In the mid-1960's, a young trumpet player hit the Los Angeles studio scene. On one of his first sessions, the arranger decided to add some extreme upper register trumpet work just for the occasion. From that moment on, he became well known and well used in the studios. He could play everything from mellow jazz solos, classical solos, Motown horns, rock, big band lead and could be asked to take double G's up another octave. That player was the well respected but somewhat unknown Bud Brisbois. Bud's main claim to fame was his prodigious upper register technique, however he was also a great all around trumpet player and teacher. It wasn't unusual for Bud to play piccolo trumpet showing off his great technique and style, then switch to Bb trumpet to show his power, then to flugel to show his mellow side all in the space of one arrangement. Bud was widely respected in the trumpet community and throughout the jazz world as an excellent musician and extraordinary trumpet performer.
Austin Dean 'Bud' Brisbois was born in Edina, Minnesota on April 11, 1937. He began studying trumpet at the age of twelve and within several years he had already developed his upper register. Bud was primarily a self taught trumpet player, he stated that he learned a great deal about music from his high school band director, Butler Eitel at Edina High in Minneapolis.
Bud's younger brother Joe remembers how dedicated Bud was to practicing his trumpet, "Bud would sit in his room down in the basement for hours on end playing along with Stan Kenton recordings, he was really trying to perfect his art. Bud loved the Kenton Band. Our father used to have Stan and band come over for dinner after they played a local concert. After high school Bud wanted to go to the Westlake School of Music in California, so our dad sent him out there with money for tuition and everything. What our fatehr didn?t know was that Bud never attended a single class. He lived off of the money and went out every night to hear music. When the Kenton band played at the Palladium, Bud was there at the edge of the stage every night. After some time Stan came up to talk to him and recognized him and asked him if he would like to sit in. Bud did and had a great time. That Christmas Bud came home and dad found out about what Bud had been doing because Bud started talking about giving up music. Well during that vacation, Stan called and wanted to know if Bud wanted to go out with the band, and that was it."
John Zdechlik who is now a band director and composer at Lakewood Community College in Minneapolis, Minnesota grew up playing trumpet with Bud. "Bud and I didn't go to the same high school, but around 1952 or 53 we were sophomores or juniors in high school. Anyway, around Minneapolis there was this band made up of high school kids, a big band. There weren't many arrangements out for big bands back then except for the stock ones, which were terrible things. We happened to have quite a number of talented people on that band who copied records, we copied Kenton, Les Brown, Ted Heath, Count Basie. I was also an arranger at the time, that's when I learned how to write and arrange. So I wrote originals and we had guys that copied them. We had a unique library that nobody else had in those days. There were three trumpets, a couple of trombones, five saxes and a rhythm section. Jim Huard our bass player still tours with Ella Fitzgerald and Natalie Cole. Bud was in the trumpet section with myself and for a time Wayne Timmerman who used to teach in Tacoma, Washington and Arnie Ness who played lead trumpet for us and also lives out in Washington. Bud did all of the scream stuff. Bud had those kind of chops when he was 15 or 16. We'd sit there and work all night, playing hard and nothing would bother him. He could play double high C's then. Bud really figured out what to do and how to do it later on, but when he was a kid, he had no idea what he did, he just put the horn up and just do it. I used to go over to his house all of the time to hang out. Well, there were these old records that Maynard had made like "Hot Canary" and so on, we used to play along with those things, well I just couldn't do it, but Bud did."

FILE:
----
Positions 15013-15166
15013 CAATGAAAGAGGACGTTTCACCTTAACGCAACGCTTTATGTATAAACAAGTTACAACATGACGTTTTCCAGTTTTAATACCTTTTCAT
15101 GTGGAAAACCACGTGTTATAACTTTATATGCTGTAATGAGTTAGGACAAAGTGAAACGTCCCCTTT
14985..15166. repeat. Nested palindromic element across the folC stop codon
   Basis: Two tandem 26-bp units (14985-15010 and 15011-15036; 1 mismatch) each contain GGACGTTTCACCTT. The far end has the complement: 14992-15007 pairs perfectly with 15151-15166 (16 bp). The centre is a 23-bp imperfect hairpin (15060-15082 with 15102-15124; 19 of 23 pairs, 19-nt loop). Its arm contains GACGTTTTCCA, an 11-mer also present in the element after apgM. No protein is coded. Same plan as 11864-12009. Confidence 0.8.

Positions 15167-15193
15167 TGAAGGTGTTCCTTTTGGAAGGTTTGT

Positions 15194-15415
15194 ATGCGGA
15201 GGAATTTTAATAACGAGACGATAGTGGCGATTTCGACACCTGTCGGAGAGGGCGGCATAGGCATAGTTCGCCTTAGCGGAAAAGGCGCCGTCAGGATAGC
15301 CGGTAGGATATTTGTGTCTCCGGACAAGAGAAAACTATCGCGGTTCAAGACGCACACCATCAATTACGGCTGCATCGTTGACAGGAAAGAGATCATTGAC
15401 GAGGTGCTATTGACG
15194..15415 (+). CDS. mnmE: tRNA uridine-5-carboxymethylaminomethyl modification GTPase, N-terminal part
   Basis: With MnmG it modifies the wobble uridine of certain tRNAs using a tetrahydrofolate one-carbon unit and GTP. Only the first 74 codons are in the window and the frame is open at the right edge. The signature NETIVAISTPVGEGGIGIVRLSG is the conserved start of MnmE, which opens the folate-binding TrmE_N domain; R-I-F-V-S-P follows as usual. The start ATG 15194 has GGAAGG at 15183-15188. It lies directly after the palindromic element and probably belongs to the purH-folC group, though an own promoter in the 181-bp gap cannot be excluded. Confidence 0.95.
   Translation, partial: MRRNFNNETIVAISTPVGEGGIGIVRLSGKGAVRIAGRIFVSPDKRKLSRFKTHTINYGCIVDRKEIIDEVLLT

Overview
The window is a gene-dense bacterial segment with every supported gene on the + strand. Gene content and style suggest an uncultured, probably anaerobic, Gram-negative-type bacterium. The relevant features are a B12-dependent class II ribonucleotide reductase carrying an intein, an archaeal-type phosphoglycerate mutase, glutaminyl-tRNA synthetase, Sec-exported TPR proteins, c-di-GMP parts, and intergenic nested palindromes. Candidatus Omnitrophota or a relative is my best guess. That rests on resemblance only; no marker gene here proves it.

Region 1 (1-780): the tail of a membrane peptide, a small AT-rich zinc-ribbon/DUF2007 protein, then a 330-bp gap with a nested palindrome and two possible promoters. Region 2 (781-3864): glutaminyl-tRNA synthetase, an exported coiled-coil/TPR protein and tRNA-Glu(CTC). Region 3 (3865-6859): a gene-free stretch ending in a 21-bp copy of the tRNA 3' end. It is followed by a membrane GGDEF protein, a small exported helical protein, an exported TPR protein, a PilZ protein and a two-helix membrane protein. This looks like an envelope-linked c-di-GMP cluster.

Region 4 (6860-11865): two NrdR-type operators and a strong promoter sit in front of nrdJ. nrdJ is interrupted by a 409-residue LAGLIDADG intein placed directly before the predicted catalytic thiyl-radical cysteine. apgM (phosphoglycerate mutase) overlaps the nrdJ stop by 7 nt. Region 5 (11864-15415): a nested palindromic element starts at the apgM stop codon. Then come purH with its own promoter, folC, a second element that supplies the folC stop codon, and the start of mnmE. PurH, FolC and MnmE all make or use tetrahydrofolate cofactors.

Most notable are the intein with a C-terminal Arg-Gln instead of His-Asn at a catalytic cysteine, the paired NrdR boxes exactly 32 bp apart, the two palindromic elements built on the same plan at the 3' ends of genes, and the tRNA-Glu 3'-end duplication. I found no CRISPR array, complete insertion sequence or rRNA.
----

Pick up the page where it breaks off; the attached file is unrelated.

"He was just a prince of a fellow too, a really nice guy. He was always a great dresser and came from a very wealthy family. He didn't throw money around, but the family was well off. I remember going to his house in Edina which is a wealthy suburb of Minneapolis. Well in the 50's, they had a swimming pool, nobody had a pool in those days, I thought my God, it was just so much fun to go out there. I used to go out to his house quite a bit and hang around."